The teenage butcher who serves the Royals

PUBLISHED: 14:00 25 February 2010 | UPDATED: 08:59 01 July 2010

Master butcher Brian Goosey and trainee butcher Craig Hinds at Great Bircham Foods.

Master butcher Brian Goosey and trainee butcher Craig Hinds at Great Bircham Foods.

Chris Bishop

He might only be 18, but Craig Hinds already counts Royalty among his customers.

He might only be 18, but Craig Hinds already counts Royalty among his customers.

Now he's spearheading a movement to make Norfolk as synonymous with organic beef as it is with turkey.

Under the watchful eye of veteran butcher Brian Goosey, who at 63 is more than three times his age, Craig is learning to carve perfect cuts of the rare breed cattle which graze the Royal Estate, on the doorstep of the village stores at West Newton.

When beef is on the menu at nearby Sandringham, or even Buckingham Palace, chefs pick up the phone to Craig.

“They like their steaks,” he said. “They're very particular about what they want; the size, the presentation, how they want it to look.”

Prince Charles, a passionate supporter of rare breeds and all things organic, was impressed by the quality of the meat, when he turned up on an unannounced visit to the village stores earlier this week.

“Within two weeks of leaving school I was working in a butcher's,” said Craig, whose chosen profession cannot be learned at school or college and has few openings.

“I just love it; it's hands-on work meeting customers and friendly people all day. Brian and Vinny say watch what I'm doing, look - you can be doing that tomorrow.”

Vinny - aka fellow butcher Vinny Webb - can trace his career back to the heyday of traditional butchery. Hand-made bangers, that come in strings instead of cellophane, are one of Mr Webb's specialities.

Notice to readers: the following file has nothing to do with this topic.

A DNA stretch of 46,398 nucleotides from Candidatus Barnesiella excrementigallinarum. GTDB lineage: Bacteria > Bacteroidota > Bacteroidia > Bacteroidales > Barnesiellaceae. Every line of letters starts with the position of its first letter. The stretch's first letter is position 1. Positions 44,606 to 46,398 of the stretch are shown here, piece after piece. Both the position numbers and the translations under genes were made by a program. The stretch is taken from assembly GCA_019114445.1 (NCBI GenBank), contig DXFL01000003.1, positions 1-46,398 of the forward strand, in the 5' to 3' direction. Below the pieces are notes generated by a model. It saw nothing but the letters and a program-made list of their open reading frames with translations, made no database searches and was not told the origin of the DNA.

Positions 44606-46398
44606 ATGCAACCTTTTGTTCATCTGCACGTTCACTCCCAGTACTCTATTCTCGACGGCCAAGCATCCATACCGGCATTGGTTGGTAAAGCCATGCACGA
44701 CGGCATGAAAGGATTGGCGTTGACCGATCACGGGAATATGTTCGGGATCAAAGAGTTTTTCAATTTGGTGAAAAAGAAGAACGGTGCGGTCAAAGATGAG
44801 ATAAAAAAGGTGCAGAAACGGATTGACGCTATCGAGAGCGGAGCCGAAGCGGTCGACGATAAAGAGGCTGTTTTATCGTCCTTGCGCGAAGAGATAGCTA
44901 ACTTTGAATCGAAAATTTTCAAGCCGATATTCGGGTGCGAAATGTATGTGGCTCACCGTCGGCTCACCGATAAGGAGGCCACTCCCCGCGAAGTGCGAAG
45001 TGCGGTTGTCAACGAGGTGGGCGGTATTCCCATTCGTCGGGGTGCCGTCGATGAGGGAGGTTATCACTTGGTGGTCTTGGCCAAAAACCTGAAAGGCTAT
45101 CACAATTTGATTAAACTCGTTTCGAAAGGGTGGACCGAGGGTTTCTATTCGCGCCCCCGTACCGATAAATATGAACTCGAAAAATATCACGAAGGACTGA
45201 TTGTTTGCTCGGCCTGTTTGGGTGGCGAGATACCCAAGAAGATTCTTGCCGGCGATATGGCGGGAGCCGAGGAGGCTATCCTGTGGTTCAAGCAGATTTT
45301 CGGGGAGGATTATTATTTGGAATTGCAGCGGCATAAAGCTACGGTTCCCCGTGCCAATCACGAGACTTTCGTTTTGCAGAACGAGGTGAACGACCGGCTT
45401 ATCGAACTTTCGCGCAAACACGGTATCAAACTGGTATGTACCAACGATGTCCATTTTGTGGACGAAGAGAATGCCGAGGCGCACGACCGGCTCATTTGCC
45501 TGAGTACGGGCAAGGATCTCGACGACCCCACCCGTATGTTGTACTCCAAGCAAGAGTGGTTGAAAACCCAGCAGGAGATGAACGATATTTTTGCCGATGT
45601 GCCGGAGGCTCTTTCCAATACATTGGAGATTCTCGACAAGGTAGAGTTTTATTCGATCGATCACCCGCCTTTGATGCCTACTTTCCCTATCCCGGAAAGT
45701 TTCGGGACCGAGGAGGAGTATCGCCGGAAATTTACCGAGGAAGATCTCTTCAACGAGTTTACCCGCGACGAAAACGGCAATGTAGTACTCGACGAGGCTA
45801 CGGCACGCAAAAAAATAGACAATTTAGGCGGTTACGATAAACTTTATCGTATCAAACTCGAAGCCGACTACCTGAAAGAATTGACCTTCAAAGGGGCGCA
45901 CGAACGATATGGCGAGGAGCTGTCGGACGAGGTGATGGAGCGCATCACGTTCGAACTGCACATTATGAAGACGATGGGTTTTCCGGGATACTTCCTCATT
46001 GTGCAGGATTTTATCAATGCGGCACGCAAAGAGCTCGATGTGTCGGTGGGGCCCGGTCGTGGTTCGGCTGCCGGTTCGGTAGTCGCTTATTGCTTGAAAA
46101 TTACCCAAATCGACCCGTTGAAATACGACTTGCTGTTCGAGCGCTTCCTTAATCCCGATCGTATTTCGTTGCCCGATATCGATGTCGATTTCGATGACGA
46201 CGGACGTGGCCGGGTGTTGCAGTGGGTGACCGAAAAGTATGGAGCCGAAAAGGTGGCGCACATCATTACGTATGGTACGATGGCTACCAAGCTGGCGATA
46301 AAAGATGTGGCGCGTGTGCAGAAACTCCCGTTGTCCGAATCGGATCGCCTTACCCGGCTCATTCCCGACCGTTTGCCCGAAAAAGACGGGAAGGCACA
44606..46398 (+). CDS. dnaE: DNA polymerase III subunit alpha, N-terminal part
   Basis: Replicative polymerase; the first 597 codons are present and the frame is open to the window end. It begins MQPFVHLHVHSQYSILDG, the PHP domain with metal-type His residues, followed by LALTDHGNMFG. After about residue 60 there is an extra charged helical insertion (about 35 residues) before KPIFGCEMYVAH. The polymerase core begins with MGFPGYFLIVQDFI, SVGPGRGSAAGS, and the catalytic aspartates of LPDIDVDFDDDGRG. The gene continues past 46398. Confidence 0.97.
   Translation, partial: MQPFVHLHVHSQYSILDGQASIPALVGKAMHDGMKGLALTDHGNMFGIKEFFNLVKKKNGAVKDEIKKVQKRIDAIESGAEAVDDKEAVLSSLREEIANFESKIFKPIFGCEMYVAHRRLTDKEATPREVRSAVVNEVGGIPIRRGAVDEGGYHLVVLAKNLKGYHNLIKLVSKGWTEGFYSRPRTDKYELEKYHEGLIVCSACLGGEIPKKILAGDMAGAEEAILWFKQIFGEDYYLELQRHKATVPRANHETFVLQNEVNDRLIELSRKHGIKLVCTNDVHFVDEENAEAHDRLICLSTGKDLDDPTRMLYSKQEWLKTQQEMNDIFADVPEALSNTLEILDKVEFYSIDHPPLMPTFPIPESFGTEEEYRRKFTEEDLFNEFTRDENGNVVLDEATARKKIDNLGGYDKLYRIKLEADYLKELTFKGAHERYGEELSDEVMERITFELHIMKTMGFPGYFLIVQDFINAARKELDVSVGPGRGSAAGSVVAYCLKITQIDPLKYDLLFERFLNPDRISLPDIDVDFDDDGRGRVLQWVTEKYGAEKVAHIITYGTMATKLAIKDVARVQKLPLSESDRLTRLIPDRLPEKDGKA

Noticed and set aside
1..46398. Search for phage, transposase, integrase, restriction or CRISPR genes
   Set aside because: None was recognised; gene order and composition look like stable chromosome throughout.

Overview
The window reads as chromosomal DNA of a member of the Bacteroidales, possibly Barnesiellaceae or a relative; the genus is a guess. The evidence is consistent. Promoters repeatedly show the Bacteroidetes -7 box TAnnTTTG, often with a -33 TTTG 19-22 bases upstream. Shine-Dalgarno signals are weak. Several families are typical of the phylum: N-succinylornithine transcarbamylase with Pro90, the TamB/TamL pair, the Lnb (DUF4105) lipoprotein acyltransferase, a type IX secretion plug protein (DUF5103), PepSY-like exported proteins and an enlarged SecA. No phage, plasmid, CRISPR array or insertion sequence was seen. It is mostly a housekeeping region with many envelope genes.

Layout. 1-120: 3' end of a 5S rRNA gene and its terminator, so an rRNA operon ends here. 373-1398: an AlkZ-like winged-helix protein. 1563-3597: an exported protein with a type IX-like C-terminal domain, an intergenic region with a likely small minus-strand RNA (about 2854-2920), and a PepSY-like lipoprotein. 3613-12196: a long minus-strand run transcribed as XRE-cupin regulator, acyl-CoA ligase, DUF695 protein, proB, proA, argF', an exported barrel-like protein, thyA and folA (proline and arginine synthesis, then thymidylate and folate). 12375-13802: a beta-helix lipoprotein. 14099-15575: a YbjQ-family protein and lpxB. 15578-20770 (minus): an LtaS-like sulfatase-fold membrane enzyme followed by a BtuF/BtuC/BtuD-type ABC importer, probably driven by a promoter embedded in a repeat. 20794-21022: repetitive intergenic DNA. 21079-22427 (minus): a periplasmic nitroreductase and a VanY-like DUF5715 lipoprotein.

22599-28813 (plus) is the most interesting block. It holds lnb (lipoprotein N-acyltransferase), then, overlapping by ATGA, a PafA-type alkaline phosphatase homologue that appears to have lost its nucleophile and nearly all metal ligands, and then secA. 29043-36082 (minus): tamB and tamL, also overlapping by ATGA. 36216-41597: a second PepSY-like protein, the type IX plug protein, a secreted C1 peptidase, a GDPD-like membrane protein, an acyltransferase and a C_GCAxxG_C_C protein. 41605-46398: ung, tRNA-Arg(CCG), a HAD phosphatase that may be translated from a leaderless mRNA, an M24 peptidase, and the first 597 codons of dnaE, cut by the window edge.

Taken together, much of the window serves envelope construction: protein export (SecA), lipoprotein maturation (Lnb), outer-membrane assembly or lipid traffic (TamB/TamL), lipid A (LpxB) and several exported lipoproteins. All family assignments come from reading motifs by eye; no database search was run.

“I don't think there's any secret; it's about putting good meat content in, not too much fat and proper skins,” he said, slowly kneading sausage mixture in a giant bowl.

“It's also about the seasoning and the way you mix it. You can't just throw it in; you've got to do it properly and mix it in gradually.”

Butchers in the village stores at West Newton and nearby Bircham have joined forces with rare breed farmers Tony and Ann Barratt under the banner of Great Bircham Foods.

As well as putting tradition back on the plate, the company aims to create a wider market for organic meats and other produce grown on and around the Royal Estate. By building their brand - in marketing speak - they hope to increase awareness of the area.

As he checked his Red Poll cattle, happily grazing near West Newton yesterday , Tony Barratt said his 200-strong herd began 25 years ago with a single cow called Flapper.

Three years ago Red Poll - a traditional East Anglian breed, of which around 3,000 head survive around the UK - were re-introduced to Sandringham by the Barratts, who also rear dorper sheep and organic pork.

“If they're not used, they could become a very rare breed indeed,” said Great Bircham Foods' operations manager Mark Cooper.

“But you've got to be careful rare breeds aren't turned into just another meat product; we're trying to keep it something unique.”

Reared organically, in stress-free, free-range conditions, the animals' food miles barely break double figures from birth to plate.

Carefully-hung cuts are prepared to customer's requirements by Brian, Vinny and Craig.

Another re-introduction is Mark - the Barratt's 29-year-old son, who has returned to the land after a career in law.

“I was in property until the market crashed,” he said. “They moved me across to litigation, so I decided to come back and drive a tractor instead of driving a desk.”

Great Bircham Foods is also pledging to employ local people, like former Springwood high School pupil Craig, and teach them a trade at the hands of master crafts-folk.

As his father waxed lyrical about the qualities of the rare breed Red Poll, farmer Barratt junior whispered: “Farming is old men talking and young men doing these days.”


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